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Gamzee, a mobile and social game developer founded by gaming veteran Howard Marks, has raised $1 million in seed funding.

The Los Angeles company (pronounced game-zee) will make games based on the HTML5 format, which allows developers to create games capable of running on a variety of different devices. Marks, chief executive of the firm and a 25-year-veteran of games, said that the company raised the funding round in a short time. This shows that, despite years of funding for game companies, there are still openings in the market that are attracting veteran entrepreneurs.

Investors include Bristol Investment Fund; Jarl Mohn, former CEO of Liberty Digital; Heiko Hubertz, CEO of Bigpoint; and Paul Bricault, a partner at Greycroft Partners. Paul Kessler of Bristol Investment Fund joins Gamzee’s board. Marks is a co-founder of Activision and Acclaim Games and a former senior vice president at Disney Interactive Media Group. “We believe that we’re on the forefront of the next big explosion in games — one where you can play social games with your Facebook friends on any device with a Web connection. And apparently, we’re not alone in that belief,” Marks said.

The company’s first game hasn’t been announced yet, but development is underway on a title that has a “new twist on a classic social gaming genre.” The company plans to show off its concept and technology at Casual Connect in Seattle in mid July. Marks said the company is in discussions with more potential strategic investors.


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Over the course of 25 years, Marks helped revive an ailing Activision, which is now the biggest video game publisher. He bought the Acclaim name out of bankruptcy, started working on a number of online games, and sold the company to Playdom in 2010.

Marks thinks HTML5 is a big opportunity because it means programmers can create a game once and have it run on a wide variety of platforms, from the web to mobile devices. In an earlier interview, Marks said he expects the company to launch its first game by October. By that time, fingers crossed, he believes Facebook will shift to the HTML5 standard, eventually getting rid of Flash-based software.

And that means that a social game designed to run on Facebook should also run on all mobile devices and the web as well.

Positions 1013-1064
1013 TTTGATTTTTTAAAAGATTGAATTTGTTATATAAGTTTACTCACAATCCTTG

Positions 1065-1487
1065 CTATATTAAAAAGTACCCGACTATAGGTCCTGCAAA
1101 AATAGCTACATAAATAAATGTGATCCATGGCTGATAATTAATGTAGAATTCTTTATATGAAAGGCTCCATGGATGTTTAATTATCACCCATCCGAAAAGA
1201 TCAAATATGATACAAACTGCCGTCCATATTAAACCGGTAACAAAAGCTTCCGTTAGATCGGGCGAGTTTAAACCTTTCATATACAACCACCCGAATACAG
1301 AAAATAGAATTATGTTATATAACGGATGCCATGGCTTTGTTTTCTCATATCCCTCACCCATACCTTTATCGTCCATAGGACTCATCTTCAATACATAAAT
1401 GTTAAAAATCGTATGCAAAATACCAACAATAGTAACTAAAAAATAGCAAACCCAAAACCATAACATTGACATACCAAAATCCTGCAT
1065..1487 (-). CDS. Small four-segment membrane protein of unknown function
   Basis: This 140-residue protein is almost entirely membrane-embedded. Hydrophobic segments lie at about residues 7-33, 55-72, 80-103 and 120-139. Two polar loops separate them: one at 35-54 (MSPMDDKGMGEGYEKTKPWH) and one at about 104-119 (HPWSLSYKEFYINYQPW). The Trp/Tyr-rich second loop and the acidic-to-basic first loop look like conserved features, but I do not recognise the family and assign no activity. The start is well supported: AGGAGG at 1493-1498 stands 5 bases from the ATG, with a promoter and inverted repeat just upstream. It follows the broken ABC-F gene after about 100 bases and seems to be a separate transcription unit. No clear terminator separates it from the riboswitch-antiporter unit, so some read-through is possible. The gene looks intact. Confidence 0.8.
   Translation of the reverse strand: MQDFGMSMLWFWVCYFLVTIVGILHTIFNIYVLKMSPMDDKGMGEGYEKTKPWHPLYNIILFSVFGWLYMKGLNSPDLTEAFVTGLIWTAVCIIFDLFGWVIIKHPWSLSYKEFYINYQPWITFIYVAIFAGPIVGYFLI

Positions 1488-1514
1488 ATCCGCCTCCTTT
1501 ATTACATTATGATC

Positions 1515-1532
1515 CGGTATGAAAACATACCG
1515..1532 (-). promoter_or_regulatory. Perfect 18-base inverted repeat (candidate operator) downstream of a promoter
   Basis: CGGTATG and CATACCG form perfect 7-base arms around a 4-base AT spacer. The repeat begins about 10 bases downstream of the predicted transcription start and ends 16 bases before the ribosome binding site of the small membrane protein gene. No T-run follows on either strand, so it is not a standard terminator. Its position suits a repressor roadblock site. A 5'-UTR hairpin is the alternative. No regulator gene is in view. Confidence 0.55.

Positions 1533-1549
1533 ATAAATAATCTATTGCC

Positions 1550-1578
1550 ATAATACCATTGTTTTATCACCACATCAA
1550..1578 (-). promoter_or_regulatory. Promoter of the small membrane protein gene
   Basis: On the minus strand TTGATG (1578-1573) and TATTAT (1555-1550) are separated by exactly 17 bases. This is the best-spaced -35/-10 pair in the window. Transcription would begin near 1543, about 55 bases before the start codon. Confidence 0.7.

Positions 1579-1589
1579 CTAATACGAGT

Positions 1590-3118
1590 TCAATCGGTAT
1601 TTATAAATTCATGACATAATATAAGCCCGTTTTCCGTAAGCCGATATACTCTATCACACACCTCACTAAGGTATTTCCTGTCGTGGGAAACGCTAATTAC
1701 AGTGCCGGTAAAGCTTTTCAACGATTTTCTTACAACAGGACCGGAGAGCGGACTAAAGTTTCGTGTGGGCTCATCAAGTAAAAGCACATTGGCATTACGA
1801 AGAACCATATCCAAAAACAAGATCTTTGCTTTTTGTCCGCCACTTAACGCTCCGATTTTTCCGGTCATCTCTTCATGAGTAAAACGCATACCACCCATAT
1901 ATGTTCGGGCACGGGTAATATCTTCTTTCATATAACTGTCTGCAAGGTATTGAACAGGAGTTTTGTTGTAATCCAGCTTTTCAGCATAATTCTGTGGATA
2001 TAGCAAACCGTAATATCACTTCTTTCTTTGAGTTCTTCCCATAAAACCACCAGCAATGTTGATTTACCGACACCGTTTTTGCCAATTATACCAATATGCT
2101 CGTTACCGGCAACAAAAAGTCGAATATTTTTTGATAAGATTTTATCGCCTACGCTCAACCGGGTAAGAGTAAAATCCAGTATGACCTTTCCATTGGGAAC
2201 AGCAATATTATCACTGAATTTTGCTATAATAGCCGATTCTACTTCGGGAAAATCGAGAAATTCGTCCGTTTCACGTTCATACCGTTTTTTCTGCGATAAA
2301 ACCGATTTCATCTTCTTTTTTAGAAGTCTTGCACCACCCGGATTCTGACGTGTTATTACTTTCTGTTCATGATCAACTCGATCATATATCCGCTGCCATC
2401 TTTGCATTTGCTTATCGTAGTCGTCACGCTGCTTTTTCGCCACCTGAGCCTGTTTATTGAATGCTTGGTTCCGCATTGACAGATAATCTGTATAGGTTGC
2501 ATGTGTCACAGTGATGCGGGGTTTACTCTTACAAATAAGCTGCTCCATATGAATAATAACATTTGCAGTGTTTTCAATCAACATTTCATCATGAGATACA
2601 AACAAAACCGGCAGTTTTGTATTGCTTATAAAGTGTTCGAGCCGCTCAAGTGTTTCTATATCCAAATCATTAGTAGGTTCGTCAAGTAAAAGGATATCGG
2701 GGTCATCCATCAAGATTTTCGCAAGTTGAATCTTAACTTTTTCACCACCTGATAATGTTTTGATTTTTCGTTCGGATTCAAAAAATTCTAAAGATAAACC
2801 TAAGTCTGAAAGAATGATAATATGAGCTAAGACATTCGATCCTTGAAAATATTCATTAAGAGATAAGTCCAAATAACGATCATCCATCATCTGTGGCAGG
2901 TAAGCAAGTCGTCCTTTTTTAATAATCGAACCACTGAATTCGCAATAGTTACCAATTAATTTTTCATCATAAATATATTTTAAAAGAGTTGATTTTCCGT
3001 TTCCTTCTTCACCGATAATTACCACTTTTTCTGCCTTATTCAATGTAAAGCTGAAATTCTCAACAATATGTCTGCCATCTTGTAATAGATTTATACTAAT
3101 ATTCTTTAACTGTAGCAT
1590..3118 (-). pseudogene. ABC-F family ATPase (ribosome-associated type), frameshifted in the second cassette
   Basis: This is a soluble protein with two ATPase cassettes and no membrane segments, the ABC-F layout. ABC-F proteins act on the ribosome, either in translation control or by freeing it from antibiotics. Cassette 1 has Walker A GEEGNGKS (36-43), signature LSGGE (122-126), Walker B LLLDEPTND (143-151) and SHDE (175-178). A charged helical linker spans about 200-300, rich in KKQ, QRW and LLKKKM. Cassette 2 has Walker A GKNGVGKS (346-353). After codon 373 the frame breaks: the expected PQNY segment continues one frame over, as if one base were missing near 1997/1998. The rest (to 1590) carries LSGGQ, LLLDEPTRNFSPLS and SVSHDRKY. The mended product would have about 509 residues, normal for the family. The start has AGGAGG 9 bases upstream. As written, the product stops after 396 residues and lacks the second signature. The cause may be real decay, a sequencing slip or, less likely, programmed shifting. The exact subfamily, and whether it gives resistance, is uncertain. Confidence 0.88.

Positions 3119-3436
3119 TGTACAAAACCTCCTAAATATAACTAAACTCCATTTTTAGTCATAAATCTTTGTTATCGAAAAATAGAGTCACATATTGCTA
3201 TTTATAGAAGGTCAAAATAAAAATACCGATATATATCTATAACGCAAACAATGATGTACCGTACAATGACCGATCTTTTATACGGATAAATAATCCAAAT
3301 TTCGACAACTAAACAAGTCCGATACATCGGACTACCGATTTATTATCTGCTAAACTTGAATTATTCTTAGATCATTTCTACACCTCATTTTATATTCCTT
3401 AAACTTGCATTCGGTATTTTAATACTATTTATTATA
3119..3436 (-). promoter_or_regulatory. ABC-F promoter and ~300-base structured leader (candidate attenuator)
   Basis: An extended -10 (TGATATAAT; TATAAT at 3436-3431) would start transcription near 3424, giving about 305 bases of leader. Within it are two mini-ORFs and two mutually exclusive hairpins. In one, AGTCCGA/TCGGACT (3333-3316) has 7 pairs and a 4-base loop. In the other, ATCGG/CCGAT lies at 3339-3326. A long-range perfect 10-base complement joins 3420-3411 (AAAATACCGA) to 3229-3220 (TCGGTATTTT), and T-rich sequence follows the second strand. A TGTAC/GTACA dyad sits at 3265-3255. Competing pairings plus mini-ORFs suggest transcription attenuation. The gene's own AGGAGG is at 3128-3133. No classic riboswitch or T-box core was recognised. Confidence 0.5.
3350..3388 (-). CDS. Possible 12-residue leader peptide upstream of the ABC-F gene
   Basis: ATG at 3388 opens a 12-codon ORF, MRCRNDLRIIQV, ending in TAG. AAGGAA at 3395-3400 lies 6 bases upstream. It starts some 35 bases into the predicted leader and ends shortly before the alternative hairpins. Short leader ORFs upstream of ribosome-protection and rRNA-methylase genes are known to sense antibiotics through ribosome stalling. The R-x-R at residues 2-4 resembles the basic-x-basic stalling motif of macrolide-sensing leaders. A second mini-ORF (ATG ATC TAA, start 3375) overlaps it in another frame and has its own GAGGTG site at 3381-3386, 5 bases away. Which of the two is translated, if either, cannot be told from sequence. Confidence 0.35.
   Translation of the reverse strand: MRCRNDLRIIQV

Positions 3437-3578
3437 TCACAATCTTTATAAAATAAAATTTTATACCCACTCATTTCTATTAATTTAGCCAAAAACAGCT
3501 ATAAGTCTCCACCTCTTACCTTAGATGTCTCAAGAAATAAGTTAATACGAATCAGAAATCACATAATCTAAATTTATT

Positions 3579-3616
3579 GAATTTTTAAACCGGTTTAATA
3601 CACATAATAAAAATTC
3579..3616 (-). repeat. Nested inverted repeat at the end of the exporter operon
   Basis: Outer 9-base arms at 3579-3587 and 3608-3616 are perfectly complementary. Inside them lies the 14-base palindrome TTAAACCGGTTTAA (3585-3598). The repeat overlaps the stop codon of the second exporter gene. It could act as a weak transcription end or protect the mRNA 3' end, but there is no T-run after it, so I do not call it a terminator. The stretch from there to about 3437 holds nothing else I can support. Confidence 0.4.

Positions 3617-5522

That’s a risky and bold move, in part because HTML5 is in its beginning stages. Some observers (such as the startup Sibblingz) say that HTML5 games, which run inside a web browser, run slow compared to native applications (those that take advantage of a specific device’s unique characteristics). But Marks believes that the universality of HTML5 will eventually overcome such objections and that HTML5 will get faster over time with the adoption of new standards such as WebGL.

With HTML5 games, there are advantages. Marks says that if you share a link for an HTML5 game with someone, the person you shared it with can simply click on the link to start playing the game, regardless of the device they are using. You can also pick up where you left off easily. You could start playing on a PC and resume playing on a tablet or on a connected TV.

At first, Marks said the company will focus on simpler games that don’t require extremely fast real-time graphics or lots of 3D. Most Facebook games don’t use such features and are still very successful. The team includes vice president of games Josh Levitan. The veteran staff comes from companies such as Playdom, Acclaim and Meteor Games.

The first title will be free-to-play, which means users can start playing for free and pay real money for virtual goods in micro-transactions. Gamzee also expects to derive a revenue stream from location-based features.

Marks started the company a few weeks ago. Rivals include Zynga, EA-Playfish, Disney-Playdom, Game Closure and CrowdStar.

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